Activists seize upon Labor’s contradictory messages on Queensland coalmine in battle for inner-city Melbourne,
Guardian, Katharine Murphy Political editor @murpharoo 21 Feb 2018 

 

February 22, 2018 Posted by | AUSTRALIA - NATIONAL, politics | Leave a comment

Townsville City Council censors documentary about Adani coal megamine plan

Anti-Adani documentary screening axed for safety reasons, not politics, council says, ABC News, 21 Feb 18 By Josh Robertson   Public safety concerns, not politics, were behind the axing of the screening of a documentary on the Stop Adani protest movement, a north Queensland council says.

February 22, 2018 Posted by | civil liberties, politics, Queensland | Leave a comment

#StopAdani movement “A Mighty Force” coming to a screen near you. #Auspol #Qldpol #ClimateChangef — jpratt27

A new film documenting the massive community movement to stop Adani’s mega coal mine in Queensland’s Galilee Basin, A Mighty Force, will screen in Bellingen on Friday March 2 and in Coffs on Thursday February 22. The events will also launch a crowdfunding campaign to cover legal costs for locals arrested last month disrupting work […]

via #StopAdani movement “A Mighty Force” coming to a screen near you. #Auspol #Qldpol #ClimateChangef — jpratt27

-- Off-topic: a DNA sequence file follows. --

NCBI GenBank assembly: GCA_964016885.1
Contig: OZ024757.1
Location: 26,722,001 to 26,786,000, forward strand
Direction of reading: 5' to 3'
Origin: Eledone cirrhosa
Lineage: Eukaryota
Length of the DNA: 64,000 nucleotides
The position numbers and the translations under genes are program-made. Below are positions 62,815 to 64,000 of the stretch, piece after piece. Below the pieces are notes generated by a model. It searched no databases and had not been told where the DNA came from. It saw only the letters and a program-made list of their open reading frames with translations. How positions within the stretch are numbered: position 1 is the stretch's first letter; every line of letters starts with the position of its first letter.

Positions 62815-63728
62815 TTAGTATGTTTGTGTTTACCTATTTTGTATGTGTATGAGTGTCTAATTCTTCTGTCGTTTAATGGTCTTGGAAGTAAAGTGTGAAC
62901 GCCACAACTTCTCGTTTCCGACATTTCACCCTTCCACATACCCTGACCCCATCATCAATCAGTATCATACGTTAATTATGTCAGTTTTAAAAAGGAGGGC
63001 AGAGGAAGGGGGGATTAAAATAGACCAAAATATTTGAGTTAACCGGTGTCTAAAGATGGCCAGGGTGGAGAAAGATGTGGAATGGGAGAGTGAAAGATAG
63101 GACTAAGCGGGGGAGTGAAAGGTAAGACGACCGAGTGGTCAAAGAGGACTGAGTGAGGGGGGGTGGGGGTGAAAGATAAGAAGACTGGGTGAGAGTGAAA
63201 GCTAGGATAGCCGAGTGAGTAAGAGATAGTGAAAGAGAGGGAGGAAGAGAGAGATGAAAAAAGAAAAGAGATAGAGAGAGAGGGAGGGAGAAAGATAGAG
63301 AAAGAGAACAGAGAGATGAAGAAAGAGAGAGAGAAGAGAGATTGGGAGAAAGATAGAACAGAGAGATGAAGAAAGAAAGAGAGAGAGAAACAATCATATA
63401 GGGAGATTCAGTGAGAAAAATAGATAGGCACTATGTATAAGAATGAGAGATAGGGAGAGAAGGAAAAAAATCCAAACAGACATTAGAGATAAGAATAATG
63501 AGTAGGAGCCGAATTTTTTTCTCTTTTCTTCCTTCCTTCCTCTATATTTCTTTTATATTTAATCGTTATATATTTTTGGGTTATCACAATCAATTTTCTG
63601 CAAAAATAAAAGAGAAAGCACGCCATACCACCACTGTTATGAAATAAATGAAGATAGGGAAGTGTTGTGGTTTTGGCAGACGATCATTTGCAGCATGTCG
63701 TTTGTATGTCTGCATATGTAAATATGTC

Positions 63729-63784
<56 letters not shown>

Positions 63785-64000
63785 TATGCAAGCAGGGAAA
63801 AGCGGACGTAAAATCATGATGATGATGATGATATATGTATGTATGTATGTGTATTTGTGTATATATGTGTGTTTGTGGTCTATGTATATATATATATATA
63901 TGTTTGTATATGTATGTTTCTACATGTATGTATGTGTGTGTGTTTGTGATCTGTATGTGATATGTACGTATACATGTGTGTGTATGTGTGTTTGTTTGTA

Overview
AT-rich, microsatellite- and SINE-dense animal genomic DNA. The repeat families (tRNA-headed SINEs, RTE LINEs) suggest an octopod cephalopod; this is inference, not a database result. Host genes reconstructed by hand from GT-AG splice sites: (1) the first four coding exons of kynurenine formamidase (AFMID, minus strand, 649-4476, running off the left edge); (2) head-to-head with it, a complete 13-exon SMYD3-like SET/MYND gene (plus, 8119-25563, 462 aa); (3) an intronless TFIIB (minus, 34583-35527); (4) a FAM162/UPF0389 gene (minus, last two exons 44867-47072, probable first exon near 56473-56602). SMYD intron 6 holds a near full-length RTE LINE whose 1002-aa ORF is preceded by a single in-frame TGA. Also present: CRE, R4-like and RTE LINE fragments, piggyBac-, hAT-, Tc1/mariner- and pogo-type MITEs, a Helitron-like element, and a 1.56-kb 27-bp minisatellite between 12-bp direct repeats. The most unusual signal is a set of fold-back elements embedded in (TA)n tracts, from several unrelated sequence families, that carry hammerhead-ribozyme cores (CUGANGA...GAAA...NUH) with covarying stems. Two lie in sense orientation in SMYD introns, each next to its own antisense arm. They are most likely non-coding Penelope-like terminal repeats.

February 22, 2018 Posted by | Uncategorized | Leave a comment

Donald Trump suggests extra pay for teachers who carry guns

Trump floats pay bonus for teachers who carry guns in class, NBC News 22 Feb 18 WASHINGTON — President Donald Trump expanded on his idea to train and arm some teachers with guns Thursday, suggesting that firearm-adept school staff be given “a little bit of a bonus” for carrying weapons, and promising federal funds for their training.

At a White House discussion of school safety solutions with state and local officials, Trump said “highly adept people…who understand weaponry” could carry guns in schools, estimating that between 10 and 40 percent of teachers could be qualified for such a task. Those who are would undergo “rigorous training,” he said, later adding that he’d consider offering federal money for that effort. Officials “can’t just give a teacher a gun,” he said.